ARI SHAPIRO, HOST:
It's the holiday season. Lots of people are taking to the air. We're flying off to see family or go on vacation. But when it comes to seasonal travel, insects put us humans to shame. A new study reveals just how many insects fly above us each year in their seasonal migrations. NPR's Nell Greenfieldboyce reports.
NELL GREENFIELDBOYCE, BYLINE: Scientists who study animal migration tend to focus on the cool animals like wildebeests in the Serengeti or the Arctic tern, which makes an insanely long flight from Greenland to Antarctica. Except for standouts like the monarch butterfly, insect migration is mostly ignored.
JASON CHAPMAN: The insects have really not being studied in the way that they should have been.
GREENFIELDBOYCE: Jason Chapman is an entomologist at the University of Exeter in the U.K. He says migrating insects can cause huge problems or bring real benefits. Consider the marmalade hover fly, a small, insignificant-looking creature.
CHAPMAN: It's only about a centimeter long. It's orange with black stripes. But it's a hugely abundant migrant, and it actually does some very important jobs.
GREENFIELDBOYCE: It eats harmful aphids, pollinates both crops and wildflowers. It spends the winter in the Mediterranean, but comes to England in the spring. Chapman and his colleagues have spent about a decade monitoring the seasonal movement of insects like this one. They use specialized tools, including narrow beams of radar. The radar points straight up, spotting the bigger insects that fly overhead. Smaller bugs have to be sampled using nets, which the researchers send up on little blimps. All of this lets them see who flies up high, traveling with the fast-moving air currents.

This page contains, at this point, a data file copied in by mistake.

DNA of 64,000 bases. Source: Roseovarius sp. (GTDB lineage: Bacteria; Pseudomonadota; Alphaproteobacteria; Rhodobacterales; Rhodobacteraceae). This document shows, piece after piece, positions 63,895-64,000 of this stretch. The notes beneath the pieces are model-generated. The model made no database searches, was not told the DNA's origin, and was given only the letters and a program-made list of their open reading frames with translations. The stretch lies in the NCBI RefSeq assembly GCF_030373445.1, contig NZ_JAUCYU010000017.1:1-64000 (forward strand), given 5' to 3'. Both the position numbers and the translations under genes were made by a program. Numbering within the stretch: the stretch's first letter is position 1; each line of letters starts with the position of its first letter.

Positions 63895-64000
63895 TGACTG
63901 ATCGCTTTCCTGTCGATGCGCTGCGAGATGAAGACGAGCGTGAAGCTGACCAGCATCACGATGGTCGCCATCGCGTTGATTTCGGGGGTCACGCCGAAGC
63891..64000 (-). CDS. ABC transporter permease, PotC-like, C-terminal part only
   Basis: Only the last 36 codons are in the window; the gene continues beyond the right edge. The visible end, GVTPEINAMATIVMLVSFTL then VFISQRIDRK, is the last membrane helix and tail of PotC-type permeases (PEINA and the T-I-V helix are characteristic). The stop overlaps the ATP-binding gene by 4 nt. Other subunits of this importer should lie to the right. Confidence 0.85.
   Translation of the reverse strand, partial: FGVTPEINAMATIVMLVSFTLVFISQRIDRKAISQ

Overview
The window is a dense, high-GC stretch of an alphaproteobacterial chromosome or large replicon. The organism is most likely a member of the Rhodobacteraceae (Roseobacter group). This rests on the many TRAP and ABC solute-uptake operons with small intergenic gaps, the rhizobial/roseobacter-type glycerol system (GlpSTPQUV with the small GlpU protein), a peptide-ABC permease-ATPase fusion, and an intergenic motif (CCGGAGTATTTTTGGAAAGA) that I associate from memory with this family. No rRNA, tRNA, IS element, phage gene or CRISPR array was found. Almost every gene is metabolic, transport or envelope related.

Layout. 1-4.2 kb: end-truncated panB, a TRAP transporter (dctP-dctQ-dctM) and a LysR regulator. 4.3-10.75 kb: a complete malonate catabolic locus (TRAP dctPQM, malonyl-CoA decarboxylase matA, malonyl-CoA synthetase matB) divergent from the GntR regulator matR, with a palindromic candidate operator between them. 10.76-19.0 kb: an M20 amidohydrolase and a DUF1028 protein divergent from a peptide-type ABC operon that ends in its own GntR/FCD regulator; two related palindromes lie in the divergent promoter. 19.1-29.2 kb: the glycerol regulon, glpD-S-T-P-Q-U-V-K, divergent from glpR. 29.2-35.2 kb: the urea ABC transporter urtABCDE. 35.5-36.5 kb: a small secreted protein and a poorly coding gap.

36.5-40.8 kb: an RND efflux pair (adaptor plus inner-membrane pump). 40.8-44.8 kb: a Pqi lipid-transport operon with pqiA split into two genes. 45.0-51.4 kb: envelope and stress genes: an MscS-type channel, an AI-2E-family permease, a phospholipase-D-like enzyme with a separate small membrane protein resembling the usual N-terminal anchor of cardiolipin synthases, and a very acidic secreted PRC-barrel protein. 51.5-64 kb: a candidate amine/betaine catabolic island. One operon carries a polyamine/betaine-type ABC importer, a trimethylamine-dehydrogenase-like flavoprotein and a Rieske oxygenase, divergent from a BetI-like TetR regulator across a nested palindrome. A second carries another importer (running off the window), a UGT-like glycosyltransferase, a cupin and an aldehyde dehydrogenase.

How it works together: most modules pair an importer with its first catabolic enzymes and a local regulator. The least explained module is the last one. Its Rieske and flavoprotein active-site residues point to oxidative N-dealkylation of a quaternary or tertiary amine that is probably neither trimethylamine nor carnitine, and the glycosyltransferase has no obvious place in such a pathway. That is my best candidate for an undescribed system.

CHAPMAN: And those insects of the genuine long-range migrants. They will be traveling at great speed and traveling for hundreds of kilometers in a single flight.
GREENFIELDBOYCE: It turns out there's a lot of them.
CHAPMAN: In any one year, something like 3 trillion, so that's 3,000 billion individuals will fly overhead.
GREENFIELDBOYCE: And that's just in Chapman's corner of the world. He notes that England is cold and damp.
CHAPMAN: So if you were to repeat this study almost anywhere else, I guarantee that you would exceed those numbers.
GREENFIELDBOYCE: Chapman's team describes their work in the journal Science, and it impressed Hugh Dingle, an expert on animal migration with the University of California, Davis.
HUGH DINGLE: It's just an awfully good study using the techniques which they have developed.
GREENFIELDBOYCE: He says it reveals the magnitude of what's flying around, which hasn't been well-understood, even by some scientists who do study insect migration. Nell Greenfieldboyce, NPR News.
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